adding a simulation mode

andrea crotti andrea.crotti.0 at gmail.com
Thu Jul 5 11:22:02 CEST 2012


2012/7/5 Dieter Maurer <dieter at handshake.de>:
>
> There is a paradigm called "inversion of control" which can be used
> to handle those requirements.
>
> With "inversion of control", the components interact on the bases
> of interfaces. The components themselves do not know each other, they
> know only the interfaces they want to interact with. For the interaction
> to really take place, a component asks a registry "give me a component
> satisfying this interface", gets it and uses the interface.
>
> If you follow this paradigm, it is easy to switch components: just
> register different alternatives for the interface at hand.
>
>
> "zope.interface" and "zope.component" are python packages that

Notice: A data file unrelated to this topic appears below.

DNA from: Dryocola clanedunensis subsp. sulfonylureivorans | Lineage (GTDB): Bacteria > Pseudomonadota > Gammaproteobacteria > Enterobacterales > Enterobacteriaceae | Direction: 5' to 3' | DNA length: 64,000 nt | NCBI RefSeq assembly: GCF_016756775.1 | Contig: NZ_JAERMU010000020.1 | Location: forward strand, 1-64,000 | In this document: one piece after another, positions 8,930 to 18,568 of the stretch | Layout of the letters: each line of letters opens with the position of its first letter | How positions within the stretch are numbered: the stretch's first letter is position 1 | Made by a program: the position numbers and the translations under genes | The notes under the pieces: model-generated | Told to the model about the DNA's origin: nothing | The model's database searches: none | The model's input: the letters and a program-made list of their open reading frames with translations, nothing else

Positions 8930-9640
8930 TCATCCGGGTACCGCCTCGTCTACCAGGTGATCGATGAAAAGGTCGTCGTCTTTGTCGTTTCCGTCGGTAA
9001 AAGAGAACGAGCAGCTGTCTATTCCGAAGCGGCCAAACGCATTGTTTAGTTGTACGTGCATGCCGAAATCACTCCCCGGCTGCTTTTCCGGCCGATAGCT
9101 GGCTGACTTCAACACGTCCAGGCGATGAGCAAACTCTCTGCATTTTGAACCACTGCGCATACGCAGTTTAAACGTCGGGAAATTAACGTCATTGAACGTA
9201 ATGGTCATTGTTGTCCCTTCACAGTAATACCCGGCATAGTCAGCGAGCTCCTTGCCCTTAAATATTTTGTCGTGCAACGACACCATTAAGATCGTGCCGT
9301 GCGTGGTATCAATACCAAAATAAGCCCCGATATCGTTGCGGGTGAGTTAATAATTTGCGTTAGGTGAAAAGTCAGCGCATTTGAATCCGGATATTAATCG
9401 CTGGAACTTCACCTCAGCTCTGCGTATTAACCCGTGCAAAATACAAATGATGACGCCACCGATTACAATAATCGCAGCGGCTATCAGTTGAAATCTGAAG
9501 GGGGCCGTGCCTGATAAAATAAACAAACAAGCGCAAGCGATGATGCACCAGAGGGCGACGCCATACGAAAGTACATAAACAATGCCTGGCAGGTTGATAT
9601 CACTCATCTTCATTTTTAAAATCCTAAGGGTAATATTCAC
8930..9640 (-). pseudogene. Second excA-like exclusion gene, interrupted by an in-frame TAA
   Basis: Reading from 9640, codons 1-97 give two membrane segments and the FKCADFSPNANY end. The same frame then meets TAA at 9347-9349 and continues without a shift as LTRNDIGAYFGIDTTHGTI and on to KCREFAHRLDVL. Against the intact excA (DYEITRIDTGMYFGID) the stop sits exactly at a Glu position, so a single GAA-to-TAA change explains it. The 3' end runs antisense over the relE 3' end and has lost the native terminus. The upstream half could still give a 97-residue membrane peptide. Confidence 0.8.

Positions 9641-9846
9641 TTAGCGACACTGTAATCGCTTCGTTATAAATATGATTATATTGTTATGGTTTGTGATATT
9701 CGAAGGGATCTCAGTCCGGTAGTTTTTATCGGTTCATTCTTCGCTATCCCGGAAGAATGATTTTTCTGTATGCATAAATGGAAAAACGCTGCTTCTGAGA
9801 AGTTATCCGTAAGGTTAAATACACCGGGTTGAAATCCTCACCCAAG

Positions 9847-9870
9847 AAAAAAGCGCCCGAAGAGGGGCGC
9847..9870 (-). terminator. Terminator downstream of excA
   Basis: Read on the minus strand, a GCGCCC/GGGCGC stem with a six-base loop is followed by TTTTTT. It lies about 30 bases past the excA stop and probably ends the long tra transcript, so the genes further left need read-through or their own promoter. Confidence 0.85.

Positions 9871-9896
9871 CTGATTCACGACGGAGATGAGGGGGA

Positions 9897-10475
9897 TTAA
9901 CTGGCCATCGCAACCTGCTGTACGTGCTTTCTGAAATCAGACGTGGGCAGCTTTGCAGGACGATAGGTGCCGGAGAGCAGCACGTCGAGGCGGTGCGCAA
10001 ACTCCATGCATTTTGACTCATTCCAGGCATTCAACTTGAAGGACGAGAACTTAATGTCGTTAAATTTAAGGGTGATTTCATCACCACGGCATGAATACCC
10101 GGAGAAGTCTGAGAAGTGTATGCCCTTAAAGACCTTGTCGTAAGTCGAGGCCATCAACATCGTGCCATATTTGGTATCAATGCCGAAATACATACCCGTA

> support this paradigm. Despite the "zope" in their name, they can be
> used outside of "Zope".
>
> "zope.interface" models interfaces, while "zope.component" provides
> so called "utilities" (e.g. "database utility", "filesystem utility", ...)
> and "adapters" and the corresponding registries.
>
>
> Of course, they contain only the infrastructure for the "inversion of control"
> paradigm. Up to you to provide the implementation for the various
> mocks.
>


Thanks that's a good point, in short I could do something like:


class FSActions:
      @classmethod
      def copy_directories(cls, src, dest)
          raise NotImplementedError

      @classmethod
      ....

And then have different implementations of this interface.  This would
work, but I don't really like the idea of constructing interfaces that
provide only the few things I need.

Instead of being good APIs they might become just random
functionalities put together to make my life easier, and at that point
maybe just some clear mocking might be even better..



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